I received an ARC of this book from the Publisher, via Netgalley, this does not affect my opinion of this book or the content of my review.
Years ago, Owen Renderwell earned acclaim—and a title—for the dashing rescue of a kidnapped duchess. But only a select few knew that Scotland Yard’s most famous detective was working alongside London’s most infamous thief…and his criminally brilliant daughter, Charlotte Walker.
Lottie was like no other woman in Victorian England. She challenged him. She dazzled him. She questioned everything he believed and everything he was, and he has never wanted anyone more. And then he lost her.
Now a private detective on the trail of a murderer, Owen has stormed back into Lottie’s life. She knows that no matter what they may pretend, he will always be a man of the law and she a criminal. Yet whenever he’s near, Owen has a way of making things complicated…and long for a future that can never be theirs.
I picked this up because I realized it was the same author who wrote A Christmas Dance, which I found charming and day brightening. Plus, the blurb sounded pretty intriguing, and since it is the first book in the series it was a relief to not have to dig through a backlist. The issue with that, of course, is then you have to wait impatiently for the next one to come out.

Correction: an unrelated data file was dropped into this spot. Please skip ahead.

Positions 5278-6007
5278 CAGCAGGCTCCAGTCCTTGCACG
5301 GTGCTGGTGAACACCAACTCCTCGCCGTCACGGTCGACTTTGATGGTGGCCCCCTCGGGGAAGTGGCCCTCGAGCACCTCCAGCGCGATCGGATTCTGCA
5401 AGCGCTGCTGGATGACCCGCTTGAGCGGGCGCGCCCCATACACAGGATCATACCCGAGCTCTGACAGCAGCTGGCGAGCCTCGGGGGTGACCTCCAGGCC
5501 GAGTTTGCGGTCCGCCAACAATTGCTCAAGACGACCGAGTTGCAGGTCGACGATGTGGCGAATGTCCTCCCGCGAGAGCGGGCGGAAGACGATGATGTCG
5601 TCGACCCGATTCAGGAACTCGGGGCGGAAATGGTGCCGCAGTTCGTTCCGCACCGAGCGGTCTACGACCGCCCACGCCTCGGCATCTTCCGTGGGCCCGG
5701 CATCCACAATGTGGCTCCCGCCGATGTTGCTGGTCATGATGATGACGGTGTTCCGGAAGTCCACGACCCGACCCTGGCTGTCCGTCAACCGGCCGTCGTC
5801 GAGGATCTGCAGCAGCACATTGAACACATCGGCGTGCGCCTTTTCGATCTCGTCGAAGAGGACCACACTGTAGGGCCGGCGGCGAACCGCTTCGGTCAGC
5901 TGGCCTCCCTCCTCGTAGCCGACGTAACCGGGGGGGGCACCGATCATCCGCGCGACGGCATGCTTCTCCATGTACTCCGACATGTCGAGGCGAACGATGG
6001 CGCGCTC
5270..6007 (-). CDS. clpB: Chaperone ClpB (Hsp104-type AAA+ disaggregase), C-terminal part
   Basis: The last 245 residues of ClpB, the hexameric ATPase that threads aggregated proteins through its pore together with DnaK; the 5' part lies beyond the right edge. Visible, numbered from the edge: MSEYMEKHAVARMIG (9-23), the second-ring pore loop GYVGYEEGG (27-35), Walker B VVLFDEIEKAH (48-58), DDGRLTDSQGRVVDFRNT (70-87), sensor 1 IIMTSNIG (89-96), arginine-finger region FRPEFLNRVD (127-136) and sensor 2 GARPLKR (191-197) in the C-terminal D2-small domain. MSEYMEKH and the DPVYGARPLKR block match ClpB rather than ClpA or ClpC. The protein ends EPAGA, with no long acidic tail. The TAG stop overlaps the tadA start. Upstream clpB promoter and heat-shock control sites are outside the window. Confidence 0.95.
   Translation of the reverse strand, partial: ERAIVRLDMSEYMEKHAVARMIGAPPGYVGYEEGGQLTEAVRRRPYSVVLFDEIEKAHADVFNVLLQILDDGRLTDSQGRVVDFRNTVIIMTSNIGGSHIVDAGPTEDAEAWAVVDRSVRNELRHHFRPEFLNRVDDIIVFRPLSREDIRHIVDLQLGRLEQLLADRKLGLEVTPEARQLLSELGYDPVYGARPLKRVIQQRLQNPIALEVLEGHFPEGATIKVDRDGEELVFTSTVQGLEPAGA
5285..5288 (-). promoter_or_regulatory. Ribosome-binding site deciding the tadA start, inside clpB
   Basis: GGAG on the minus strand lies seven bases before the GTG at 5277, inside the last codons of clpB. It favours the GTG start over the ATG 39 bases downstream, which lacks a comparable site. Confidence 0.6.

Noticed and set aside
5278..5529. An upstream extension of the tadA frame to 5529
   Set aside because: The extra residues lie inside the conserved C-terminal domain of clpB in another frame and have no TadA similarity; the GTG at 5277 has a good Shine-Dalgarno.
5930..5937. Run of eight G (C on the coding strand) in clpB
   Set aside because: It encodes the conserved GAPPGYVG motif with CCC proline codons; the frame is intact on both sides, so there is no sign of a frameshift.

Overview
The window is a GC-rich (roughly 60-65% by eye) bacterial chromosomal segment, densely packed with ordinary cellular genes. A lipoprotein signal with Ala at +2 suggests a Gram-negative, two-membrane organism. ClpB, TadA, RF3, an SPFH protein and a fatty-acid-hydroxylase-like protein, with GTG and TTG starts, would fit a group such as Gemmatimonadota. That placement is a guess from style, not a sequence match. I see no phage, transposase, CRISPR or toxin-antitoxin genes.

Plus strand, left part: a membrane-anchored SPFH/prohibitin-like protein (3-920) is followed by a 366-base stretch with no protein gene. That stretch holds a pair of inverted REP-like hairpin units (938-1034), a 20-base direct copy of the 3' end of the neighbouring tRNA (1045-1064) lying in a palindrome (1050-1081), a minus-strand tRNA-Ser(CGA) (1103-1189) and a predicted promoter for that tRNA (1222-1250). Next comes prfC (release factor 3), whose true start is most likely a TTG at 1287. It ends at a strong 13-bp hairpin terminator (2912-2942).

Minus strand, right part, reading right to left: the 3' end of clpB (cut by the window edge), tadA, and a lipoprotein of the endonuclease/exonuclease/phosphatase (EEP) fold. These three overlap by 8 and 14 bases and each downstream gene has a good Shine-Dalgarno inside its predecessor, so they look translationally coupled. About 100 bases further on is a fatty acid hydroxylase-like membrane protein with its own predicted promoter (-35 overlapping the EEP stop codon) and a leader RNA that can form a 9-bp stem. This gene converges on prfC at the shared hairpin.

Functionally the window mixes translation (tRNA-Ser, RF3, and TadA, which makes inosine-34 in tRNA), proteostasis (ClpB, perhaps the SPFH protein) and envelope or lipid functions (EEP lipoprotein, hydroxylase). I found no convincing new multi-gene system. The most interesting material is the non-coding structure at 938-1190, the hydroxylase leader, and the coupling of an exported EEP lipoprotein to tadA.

This is a somewhat different story than A Christmas Dance, not just that it is a full length story, but the themes are a bit darker. But the same trick of creating likable characters and especially a strong, capable, and quirky heroine were here. There are two main prongs to the story. One is the mystery itself, and the second is the Big Misunderstanding between the main characters. But the misunderstanding is more one of intent and perspective than anything else. Lottie and Owen have themselves in a fine tangle of misunderstanding and hurt feelings, but it is difficult to blame them, it is a fraught situation. And it doesn’t drag on either, they sit down and talk their way through most things approximately a quarter of the way into the story. Granted, it had dragged out 8 years prior to the start of the story, but since we as readers weren’t dragged through it as well, I didn’t find it bothersome. Which leaves the Big Secret, or rather Big Secrets. It is a twist alright.
I think this was really more Lottie’s story than it was Owen’s though. There was quite a bit of character growth for her. And a lot of heartache. Owen on the other hand, well, he was solid, and reliable. He was also on occasion, at least in his own head, somewhat ridiculous and kind of funny.
As for the plotting, the beginning and the ending were rather fast paced, but the middle dragged a bit. Sometimes it was frustrating and this is one of those books that I could put down for a bit and do other things and come back to it. While I do generally prefer that a book be gripping and that I can’t put it down, by the end I kind of understood the point. This isn’t one of those stories where the main characters hop into bed on a whim in a mad frenzy of lust. Despite their history, they got the chance to get to know each other as they are now. And that was lovely to see.
So my final verdict is to stick with it through the slog, and you’ll end up with a delightful romance and plenty of payoff in the end. I’m looking forward to seeing what comes of the rest of the thief takers.